Stop and Frisk Essay

The stop and frisk strategy  (also known  as a “Terry stop and frisk”) is commonly used by law enforcement in the United States. While stop and frisk procedures have been used in the United States for quite some time, the court challenges that are common today did not start until the 1960s. There now are multiple active court cases regarding  stop and frisk policies, especially in New York City, where the stop and frisk policy is used frequently and has been increasingly publicized. Much of the controversy over stop and frisk policies regards potential bias by police officers regarding who is stopped and frisked, especially when the race of the subject is the alleged reason for the detention.

Stop and frisk policies have been used extensively in the history of U.S. law enforcement. The procedure involves a brief, investigative detention of an individual based on “reasonable suspicion” by a police officer or police officers. “Reasonable suspicion” is more than mere suspicion, and the reasons for the suspicion must be articulated by involved officers. However, the standard of reasonable suspicion requires much less evidence than the standard of probable cause, which is required to make a formal arrest.  Officers employing a stop and frisk strategy may briefly detain a person under suspicious circumstances for public safety reasons (as opposed to investigative reasons). The officer(s) may ask the subject to identify him or herself as well as pat down the subject’s outer clothing to feel for weapons that may be dangerous to the officer(s) or passersby. During a stop and frisk, officers may not search within a person’s clothing unless they feel what they believe to be a weapon during the course of the outer pat down.

Terry Case

The constitutionality of stop and frisk policies has been debated in the U.S. court system since the 1960s. In 1968, the case of Terry v. Ohio, 392 U.S. 1, was decided by the U.S. Supreme Court. The Terry case, as it came to be known, involved three subjects in Cleveland, Ohio, who were acting suspiciously. The subjects were observed by Cleveland police officers to be walking back and forth and repeatedly looking into a store window, then consulting with each other. Fearing an impending  robbery,  Police  Detective  Martin McFadden stopped the men and conducted pat downs of outer clothing to feel for weapons. Upon the outer pat down, McFadden felt handguns under the clothing of two of the men, and subsequently reached into their clothing to retrieve the weapons. McFadden did not feel any weapons upon a pat down of the third subject’s outer clothing, and hence did not reach inside that subject’s clothing.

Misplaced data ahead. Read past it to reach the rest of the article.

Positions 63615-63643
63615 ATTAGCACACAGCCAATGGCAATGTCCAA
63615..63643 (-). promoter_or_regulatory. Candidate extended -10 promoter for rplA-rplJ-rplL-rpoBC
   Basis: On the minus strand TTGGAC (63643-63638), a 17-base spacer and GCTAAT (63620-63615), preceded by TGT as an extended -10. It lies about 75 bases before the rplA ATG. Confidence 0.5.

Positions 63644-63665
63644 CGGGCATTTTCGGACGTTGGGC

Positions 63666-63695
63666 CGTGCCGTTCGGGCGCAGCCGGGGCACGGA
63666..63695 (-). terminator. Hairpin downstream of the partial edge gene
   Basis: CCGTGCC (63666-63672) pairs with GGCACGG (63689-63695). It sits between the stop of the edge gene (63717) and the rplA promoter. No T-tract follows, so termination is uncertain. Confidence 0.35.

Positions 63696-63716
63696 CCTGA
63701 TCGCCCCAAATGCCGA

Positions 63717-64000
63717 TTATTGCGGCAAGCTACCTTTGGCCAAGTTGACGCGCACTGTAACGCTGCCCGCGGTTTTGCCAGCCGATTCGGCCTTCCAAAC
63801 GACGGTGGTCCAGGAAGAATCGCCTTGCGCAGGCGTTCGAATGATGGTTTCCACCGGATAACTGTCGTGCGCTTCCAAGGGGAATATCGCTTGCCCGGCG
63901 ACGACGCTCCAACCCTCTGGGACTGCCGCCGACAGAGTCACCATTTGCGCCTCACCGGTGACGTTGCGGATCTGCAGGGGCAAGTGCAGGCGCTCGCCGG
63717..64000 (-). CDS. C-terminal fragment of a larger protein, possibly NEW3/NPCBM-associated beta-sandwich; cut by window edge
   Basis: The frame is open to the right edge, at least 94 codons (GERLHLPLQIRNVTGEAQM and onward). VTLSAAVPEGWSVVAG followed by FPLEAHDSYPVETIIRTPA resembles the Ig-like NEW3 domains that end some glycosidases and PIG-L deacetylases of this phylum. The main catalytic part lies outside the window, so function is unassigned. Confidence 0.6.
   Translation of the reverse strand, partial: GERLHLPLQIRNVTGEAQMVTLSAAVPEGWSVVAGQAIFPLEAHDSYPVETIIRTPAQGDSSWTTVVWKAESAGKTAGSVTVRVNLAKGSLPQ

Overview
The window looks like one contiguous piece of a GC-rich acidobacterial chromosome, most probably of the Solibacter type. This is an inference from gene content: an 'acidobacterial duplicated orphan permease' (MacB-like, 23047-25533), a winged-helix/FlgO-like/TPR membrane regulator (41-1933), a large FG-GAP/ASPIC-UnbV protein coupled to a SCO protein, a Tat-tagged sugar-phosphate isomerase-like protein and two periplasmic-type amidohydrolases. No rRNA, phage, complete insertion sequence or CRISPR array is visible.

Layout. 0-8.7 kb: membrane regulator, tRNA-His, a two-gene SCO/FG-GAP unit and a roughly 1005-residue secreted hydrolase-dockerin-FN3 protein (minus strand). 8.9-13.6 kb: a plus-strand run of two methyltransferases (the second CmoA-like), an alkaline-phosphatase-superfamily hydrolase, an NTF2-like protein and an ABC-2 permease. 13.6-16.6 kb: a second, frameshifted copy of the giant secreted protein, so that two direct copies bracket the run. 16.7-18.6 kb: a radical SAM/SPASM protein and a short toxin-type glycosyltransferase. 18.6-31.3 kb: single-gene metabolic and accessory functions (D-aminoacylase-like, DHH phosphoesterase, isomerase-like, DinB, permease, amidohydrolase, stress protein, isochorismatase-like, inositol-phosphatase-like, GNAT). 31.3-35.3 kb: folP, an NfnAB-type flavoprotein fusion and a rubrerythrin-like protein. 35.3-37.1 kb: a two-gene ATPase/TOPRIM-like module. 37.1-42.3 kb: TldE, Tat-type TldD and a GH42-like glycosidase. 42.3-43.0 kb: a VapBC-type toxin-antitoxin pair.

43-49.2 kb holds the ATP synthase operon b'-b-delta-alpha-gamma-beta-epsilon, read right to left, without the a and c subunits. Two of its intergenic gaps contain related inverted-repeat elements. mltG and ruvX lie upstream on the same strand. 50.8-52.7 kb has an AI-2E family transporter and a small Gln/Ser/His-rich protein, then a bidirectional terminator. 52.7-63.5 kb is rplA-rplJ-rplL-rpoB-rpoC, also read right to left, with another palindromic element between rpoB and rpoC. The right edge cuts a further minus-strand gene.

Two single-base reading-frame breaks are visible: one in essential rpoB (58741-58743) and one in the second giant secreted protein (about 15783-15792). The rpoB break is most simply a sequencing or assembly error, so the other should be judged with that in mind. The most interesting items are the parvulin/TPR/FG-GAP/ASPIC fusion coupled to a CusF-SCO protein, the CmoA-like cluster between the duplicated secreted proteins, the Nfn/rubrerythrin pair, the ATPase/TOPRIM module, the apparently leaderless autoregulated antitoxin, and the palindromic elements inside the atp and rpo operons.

Attorneys for the men attempted to prevent the weapons from being introduced as evidence at the trial based on what they claimed was a violation of their Fourth Amendment protection against unreasonable search and seizure. The court did not agree and the weapons were allowed as evidence. The men were convicted and appealed to the Supreme Court of Ohio, which upheld the decision of the lower court. The case eventually went before the U.S. Supreme Court, which ruled that the stop was conducted appropriately. The main issues discussed in the opinions of the justices regarded the reasonableness of the detective’s actions as well as the evidence required for the detective to initiate the stop and search. The justices ruled that the stop was legal in large part because the detective had articulable, reasonable suspicion for the stop and because the initial limited search was conducted for safety purposes of the officers and surrounding citizens rather than in an attempt to collect evidence of criminal activity. After the U.S. Supreme Court decision in the Terry case, the traditional stop and frisk strategy commonly became known as a “Terry stop and frisk” or a “Terry stop.”

The Terry decision was immediately controversial. First reactions from supporters of the Terry stop and frisk strategy were that police officers needed  some  degree  of flexibility  to  conduct warrantless searches and seizures under certain circumstances for  safety purposes. Opponents of the strategy were concerned by the decision because of the potential for police infringement on individual  liberties,  particularly those  protected under the Fourth Amendment.